In her impulse, Dr Julia De Clerck-Sachsse said that “Europe’s geopolitical awakening is clearly linked and inseparable from the war in Ukraine”. According to her, for Europe’s position in the world the following issues are particularly important:
• The lasting support for Ukraine, both in the short term and in the long term. Especially in these days, it is becoming clear that this support is paying off and what the advantages are that can be observed in the developments on the ground. Energy security, energy independence from Russia, which has been talked about for a long time, but has now become very topical.
• What Europe can do to ensure that the current needs do not undermine the confidence of the citizens, but that it helps the citizens to carry this burden as well.
• Partnerships around the world.
• Strengthening Europe in the world and its goals.
Then she focused on three other important topics:
1. EU and EU enlargement:
“It is crucial for Europe to focus on its near abroad if it wants to play a role in the world,” said Julia De Clerck-Sachsse. With the war in Ukraine, the issue of EU enlargement has moved up the agenda. Ukraine and Moldova have been granted candidate country status. But there is a lot of frustration and disappointment with the European Union in the region. Focusing on the Balkans will be crucial for the European Union’s ability to defend its security, way of life, values and interests in the world. More efforts must be made to bind this region more closely to Europe.
Another point is Africa, Julia De Clerck-Sachsse continued. The African continent is at the centre of development on the one hand and migration on the other and is also the new strategic frontier in the confrontation with China. The entire continent must be in the geopolitical focus of Europe, of economic and political cooperation and defence cooperation, she said. De Clerck-Sachsse underlined nderlined that Russia’s war against Ukraine “is about all of us, that Europe stands up for everyone everywhere. This is not a Western war. And I think there is more to be done.”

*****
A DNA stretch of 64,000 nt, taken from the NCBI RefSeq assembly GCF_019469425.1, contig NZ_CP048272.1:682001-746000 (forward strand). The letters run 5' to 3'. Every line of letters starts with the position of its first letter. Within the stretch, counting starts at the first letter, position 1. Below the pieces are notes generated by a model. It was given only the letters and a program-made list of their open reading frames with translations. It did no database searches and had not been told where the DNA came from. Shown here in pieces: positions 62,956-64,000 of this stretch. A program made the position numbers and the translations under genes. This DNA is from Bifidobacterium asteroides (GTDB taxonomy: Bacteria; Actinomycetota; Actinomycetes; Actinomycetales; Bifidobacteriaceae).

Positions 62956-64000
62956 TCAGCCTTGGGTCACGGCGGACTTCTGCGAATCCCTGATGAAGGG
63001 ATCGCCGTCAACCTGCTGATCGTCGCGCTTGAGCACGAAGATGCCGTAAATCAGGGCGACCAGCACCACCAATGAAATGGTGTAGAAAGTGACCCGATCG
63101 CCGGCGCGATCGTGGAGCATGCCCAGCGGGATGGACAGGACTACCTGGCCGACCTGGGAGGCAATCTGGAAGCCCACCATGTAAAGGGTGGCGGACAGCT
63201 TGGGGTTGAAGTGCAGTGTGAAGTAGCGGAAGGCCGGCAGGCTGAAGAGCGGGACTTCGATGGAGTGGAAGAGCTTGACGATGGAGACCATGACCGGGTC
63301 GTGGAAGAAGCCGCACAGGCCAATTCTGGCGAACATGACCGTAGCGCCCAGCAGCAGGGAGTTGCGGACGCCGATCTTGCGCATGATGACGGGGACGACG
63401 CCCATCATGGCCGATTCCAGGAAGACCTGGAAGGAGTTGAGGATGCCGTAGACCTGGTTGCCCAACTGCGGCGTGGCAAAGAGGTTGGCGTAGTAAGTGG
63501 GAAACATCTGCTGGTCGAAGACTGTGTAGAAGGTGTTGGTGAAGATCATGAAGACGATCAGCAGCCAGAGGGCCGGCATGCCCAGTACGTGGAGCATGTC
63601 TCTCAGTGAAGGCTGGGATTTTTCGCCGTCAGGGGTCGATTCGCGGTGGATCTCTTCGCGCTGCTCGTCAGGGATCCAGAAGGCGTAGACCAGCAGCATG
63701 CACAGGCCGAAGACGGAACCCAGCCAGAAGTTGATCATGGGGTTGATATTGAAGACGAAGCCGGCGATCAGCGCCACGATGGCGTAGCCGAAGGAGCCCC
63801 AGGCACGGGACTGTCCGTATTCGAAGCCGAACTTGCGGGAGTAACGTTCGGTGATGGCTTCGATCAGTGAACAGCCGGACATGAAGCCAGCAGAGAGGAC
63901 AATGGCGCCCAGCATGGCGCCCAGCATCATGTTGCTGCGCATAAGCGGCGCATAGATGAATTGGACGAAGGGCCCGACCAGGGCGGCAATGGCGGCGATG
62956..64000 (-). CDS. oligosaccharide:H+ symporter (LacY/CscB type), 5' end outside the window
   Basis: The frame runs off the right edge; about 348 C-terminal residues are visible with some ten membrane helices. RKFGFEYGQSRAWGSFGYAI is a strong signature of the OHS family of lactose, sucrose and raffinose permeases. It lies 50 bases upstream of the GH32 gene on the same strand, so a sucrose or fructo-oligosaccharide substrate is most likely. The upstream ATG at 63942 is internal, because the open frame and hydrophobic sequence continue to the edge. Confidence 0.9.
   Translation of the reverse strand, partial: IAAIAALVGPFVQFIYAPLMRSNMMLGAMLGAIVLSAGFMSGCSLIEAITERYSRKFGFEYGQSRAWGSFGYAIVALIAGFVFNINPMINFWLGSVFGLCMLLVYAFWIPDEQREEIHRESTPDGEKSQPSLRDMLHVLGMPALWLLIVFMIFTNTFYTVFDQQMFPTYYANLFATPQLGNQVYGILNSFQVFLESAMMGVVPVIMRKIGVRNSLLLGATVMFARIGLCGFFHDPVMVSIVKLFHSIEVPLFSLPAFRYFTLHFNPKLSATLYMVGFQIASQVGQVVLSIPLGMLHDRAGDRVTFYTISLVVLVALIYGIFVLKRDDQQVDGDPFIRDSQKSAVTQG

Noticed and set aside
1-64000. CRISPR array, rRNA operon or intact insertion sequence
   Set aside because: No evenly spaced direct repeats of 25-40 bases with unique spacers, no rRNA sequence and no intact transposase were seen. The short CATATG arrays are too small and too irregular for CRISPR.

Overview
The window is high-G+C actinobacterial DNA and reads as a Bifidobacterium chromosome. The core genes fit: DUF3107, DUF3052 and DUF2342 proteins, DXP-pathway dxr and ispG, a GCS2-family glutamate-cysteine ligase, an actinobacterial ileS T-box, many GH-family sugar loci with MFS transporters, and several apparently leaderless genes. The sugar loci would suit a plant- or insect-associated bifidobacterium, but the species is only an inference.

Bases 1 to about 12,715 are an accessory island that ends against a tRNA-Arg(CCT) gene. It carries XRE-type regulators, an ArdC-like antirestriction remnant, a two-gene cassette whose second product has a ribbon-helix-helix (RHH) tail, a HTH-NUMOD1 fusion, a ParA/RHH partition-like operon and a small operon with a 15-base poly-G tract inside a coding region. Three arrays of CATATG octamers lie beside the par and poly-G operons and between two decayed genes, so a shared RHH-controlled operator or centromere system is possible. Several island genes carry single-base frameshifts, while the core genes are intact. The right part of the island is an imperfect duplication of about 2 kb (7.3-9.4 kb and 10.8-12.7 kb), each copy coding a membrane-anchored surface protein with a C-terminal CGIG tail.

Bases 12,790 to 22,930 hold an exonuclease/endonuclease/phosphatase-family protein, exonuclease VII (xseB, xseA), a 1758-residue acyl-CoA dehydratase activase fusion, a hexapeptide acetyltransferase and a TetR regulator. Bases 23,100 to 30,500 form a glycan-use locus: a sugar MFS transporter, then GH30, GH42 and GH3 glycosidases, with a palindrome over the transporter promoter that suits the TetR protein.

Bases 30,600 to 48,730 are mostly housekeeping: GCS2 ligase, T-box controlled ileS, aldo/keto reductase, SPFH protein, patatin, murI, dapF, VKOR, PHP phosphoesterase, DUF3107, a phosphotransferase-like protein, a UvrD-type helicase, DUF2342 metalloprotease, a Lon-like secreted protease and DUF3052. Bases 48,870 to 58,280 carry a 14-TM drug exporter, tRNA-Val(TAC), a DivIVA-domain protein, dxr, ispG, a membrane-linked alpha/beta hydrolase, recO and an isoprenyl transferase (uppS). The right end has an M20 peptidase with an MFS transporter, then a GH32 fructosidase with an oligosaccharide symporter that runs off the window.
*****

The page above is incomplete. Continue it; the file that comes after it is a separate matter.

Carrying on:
2. European defence:
For the first time, Europe has supported Ukraine with coordinated arms deliveries on an unprecedented scale. Julia De Clerck-Sachsse stressed, that this is a big step for Europe, but Europe needs to do much more to become a real player in the field of defence. In addition, military, foreign and security policy must be linked to economic policy, climate policy and energy policy: “We are seeing right now with the example of the war in Ukraine how these areas must work together.” Furthermore, Europe must work more strategically with its partners to coordinate its positions and ensure that its position is heard around the world. And not to think in silos, as is so often the case.
Europe is currently experiencing not only a hot war on its continent, but also a battle of narratives. Winning this battle of narratives is just as important as winning the war on the ground. Russia is trying to divide and conquer the Europeans, the West. “The European Union has set up a disinformation task force, three task forces,” Julia De Clerck-Sachsse said. “It needs to go beyond debunking and working on debunking fake stories, but also proactively putting that narrative out into the world. I think that’s what all of us here can do and can contribute to, whether we come from government, civil society, or the media. We need to figure out how we can all work together to make this happen.” The war in Ukraine is certainly a wake-up call for Europe, showing that it needs to “position itself on the global stage”, she ended her impulse. But whether it will lead to a lasting geopolitical awakening is an open question: “Will this really mobilise forces in a sustainable way, or will the toxic mix of disinformation, rising energy prices and the spectre of populism cause this wake-up call to fizzle out before it can really lead to a lasting geopolitical awakening? I think that’s up to all of us.”
Impulse II: LTG (Ret) Ben Hodges, Senior Advisor, Human Rights First, USA
LTG (Ret) Ben Hodges gave an insight into the American view of Europe and its role in the world. He said the war against Ukraine was a disaster for the Russian Federation and for the Putin regime. It is too early to start planning victory parades, he said, but we have reached a point of no return. He believes that the Ukrainians would push Russian forces back to the 23 February 2022 line before the end of this year and that “Crimea will probably be fully liberated by the middle of next year”.